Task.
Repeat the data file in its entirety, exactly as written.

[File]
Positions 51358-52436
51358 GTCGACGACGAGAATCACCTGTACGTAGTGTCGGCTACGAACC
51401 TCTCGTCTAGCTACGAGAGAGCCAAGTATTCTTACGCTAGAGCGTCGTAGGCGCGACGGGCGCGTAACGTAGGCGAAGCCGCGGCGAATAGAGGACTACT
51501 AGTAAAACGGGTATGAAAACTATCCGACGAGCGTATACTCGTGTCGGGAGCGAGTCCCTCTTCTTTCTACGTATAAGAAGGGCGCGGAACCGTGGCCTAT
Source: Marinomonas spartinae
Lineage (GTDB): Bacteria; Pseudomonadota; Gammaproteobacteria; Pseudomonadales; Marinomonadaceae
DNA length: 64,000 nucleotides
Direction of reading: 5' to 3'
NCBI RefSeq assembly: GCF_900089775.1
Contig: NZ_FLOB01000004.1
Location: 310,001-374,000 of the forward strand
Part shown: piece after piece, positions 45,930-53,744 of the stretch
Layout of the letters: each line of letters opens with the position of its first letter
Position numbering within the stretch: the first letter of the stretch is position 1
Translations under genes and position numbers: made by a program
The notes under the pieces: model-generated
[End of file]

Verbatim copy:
Positions 51358-52436
51358 GTCGACGACGAGAATCACCTGTACGTAGTGTCGGCTACGAACC
51401 TCTCGTCTAGCTACGAGAGAGCCAAGTATTCTTACGCTAGAGCGTCGTAGGCGCGACGGGCGCGTAACGTAGGCGAAGCCGCGGCGAATAGAGGACTACT
51501 AGTAAAACGGGTATGAAAACTATCCGACGAGCGTATACTCGTGTCGGGAGCGAGTCCCTCTTCTTTCTACGTATAAGAAGGGCGCGGAACCGTGGCCTAT
Source: Marinomonas spartinae
Lineage (GTDB): Bacteria; Pseudomonadota; Gammaproteobacteria; Pseudomonadales; Marinomonadaceae
DNA length: 64,000 nucleotides
Direction of reading: 5' to 3'
NCBI RefSeq assembly: GCF_900089775.1
Contig: NZ_FLOB01000004.1
Location: 310,001-374,000 of the forward strand
Part shown: piece after piece, positions 45,930-53,744 of the stretch
Layout of the letters: each line of letters opens with the position of its first letter
Position numbering within the stretch: the first letter of the stretch is position 1
Translations under genes and position numbers: made by a program
The notes under the pieces: model-generated